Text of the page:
Morocco reopened its borders on Monday, February 7, welcoming international travelers for the first time this year. As flights to and from the country resume, Morocco’s diverse landscape – from Essouira’s seaside escape and the sand dunes of the Sahara Desert to Marrakech’s ‘Red City’ – offers enticing escapes for all types of travelers. Begin in Marrakech, a gateway into Moroccan culture, celebrating local craftmanship, Moorish architecture, verdant gardens, and vibrant spices.
Owned by the King of Morocco, Royal Mansour Marrakech has long been the destination for travelers seeking privacy within the medina walls while also enjoying quick access to the region’s cultural icons from the Majorelle Gardens and Jemaa el-Fnaa to the Atlas Mountains. Guests are welcomed with an open-air courtyard, over seven acres of lush gardens, and 53 private multi-story riads dotted along petal-pink pathways.
A Global Wellness Destination
What’s New: The three-story, 27,000-square-foot Royal Mansour Spa is reason enough to visit the palatial estate. Expanding as a global wellness destination, Royal Mansour now offers multi-day wellness retreats. Available as three-, five-, seven- or 14-day retreats, guests can choose between the Rebalance, Rejuvenation, and Immunity Boost programs – with the goal of improving both mental and physical health. Each program is completely customizable and offers a 360-degree approach with treatments, nutrition (eating healthy but well at the property’s three restaurants led by Michelin-starred chefs), and activities including culinary masterclasses and Pilates. In addition to the full-board retreats, the property also built and designated a new artist’s studio, Atelier d’Artiste, housed in a glass-paneled greenhouse, to host art therapy sessions including painting, modeling, pottery, and calligraphy, each beginning with a guided meditation.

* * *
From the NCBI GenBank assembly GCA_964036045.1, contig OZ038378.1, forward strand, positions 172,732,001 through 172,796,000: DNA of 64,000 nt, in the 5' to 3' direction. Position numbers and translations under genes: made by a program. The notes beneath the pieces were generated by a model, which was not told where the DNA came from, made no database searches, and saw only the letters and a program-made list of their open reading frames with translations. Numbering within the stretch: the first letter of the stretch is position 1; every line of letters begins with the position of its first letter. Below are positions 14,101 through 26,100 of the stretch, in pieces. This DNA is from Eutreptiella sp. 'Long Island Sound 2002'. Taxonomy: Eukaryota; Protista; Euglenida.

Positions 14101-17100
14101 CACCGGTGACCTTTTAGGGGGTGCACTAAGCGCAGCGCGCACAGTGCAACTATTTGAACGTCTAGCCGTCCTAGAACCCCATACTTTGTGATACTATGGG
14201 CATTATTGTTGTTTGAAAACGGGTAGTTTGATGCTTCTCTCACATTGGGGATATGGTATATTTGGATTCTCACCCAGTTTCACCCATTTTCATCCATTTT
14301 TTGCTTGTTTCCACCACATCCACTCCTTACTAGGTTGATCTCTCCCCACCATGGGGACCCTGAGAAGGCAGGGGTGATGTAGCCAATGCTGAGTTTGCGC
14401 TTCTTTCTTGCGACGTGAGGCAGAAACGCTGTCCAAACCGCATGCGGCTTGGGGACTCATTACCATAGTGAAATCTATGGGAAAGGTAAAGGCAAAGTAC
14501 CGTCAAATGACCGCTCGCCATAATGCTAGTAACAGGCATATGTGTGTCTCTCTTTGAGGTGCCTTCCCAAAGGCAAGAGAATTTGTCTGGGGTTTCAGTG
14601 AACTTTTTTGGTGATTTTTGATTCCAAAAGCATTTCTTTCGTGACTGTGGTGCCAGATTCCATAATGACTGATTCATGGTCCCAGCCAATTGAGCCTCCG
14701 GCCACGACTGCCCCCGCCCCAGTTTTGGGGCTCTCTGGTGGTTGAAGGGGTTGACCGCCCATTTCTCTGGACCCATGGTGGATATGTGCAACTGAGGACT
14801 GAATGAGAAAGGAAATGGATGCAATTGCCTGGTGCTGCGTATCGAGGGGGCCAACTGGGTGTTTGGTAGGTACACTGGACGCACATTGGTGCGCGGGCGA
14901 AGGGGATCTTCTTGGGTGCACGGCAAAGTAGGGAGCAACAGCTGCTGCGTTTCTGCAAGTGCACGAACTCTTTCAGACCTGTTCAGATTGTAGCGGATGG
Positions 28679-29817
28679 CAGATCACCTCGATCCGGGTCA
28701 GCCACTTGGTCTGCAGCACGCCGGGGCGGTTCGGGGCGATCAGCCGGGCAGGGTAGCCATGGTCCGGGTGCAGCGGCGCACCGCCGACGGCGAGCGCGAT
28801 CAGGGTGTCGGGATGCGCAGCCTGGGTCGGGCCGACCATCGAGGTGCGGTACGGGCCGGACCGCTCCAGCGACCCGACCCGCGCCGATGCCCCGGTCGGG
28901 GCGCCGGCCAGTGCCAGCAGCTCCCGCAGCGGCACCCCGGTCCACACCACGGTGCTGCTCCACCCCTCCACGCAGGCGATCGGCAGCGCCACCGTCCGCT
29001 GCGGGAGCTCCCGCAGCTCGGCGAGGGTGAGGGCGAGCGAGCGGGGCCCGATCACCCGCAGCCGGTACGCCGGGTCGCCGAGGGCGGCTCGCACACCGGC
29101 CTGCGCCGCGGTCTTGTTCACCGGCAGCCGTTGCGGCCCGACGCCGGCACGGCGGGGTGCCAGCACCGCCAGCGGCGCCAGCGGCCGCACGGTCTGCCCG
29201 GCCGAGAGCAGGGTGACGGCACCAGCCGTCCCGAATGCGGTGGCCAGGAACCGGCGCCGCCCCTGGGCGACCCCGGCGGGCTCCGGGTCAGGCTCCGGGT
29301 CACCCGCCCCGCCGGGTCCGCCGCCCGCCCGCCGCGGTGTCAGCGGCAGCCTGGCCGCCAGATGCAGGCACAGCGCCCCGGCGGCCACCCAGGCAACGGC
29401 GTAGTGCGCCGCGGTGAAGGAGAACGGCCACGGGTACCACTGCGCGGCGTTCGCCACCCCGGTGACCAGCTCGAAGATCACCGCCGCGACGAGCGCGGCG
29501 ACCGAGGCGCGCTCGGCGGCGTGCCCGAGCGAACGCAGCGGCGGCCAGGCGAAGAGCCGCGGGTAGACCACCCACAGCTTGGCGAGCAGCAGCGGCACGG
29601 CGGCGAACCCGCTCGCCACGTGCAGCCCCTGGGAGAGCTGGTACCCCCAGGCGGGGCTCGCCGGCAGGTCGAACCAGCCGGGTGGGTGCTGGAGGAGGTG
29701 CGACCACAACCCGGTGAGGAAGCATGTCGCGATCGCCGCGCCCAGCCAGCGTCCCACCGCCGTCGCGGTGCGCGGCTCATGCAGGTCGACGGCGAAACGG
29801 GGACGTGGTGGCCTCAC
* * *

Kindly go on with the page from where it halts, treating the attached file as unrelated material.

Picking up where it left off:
Don’t Miss: The signature treatment, the hammam. Essential to the authentic Moroccan spa experience, the hammam begins in a humid room on a slab of heated marble with a black soap scrub. This ritual, rich in symbolism, soothes, regenerates and reinvigorates the soul through the experience of profound relaxation. Scrubbed and massaged, cleansed and purified, the skin regains radiance and softness, and is ready to benefit from further treatments. Personalized hammam treatments represent a return to Morocco’s roots – clay for the energizing wrap comes from the Atlas Mountains; roses from the Kalaast Megouna are used in the regenerating wrap; and saffron is a key ingredient in the glow wrap.
A Duo of Michelin-Starred Chefs
What’s New: Royal Mansour debuted an elevated private dining space in 2021, located 14 feet above the property’s expanded gardens. Aptly titled The Nest, the 430-square-foot open-air dining space is an extension of Le Jardin, featuring a Mediterranean and Asian-fusion menu by Michelin-starred chef Yannick Alléno. The Nest offers a hidden sanctuary for up to eight guests, ideal for group dinners or micro-weddings, nestled within the lemon and palm trees with uninterrupted views over Marrakech and the Koutoubia Mosque’s Atlas tower. Each dining experience is completely customizable as the team works with guests to finalize curated playlists, floral arrangements, and exclusive menus.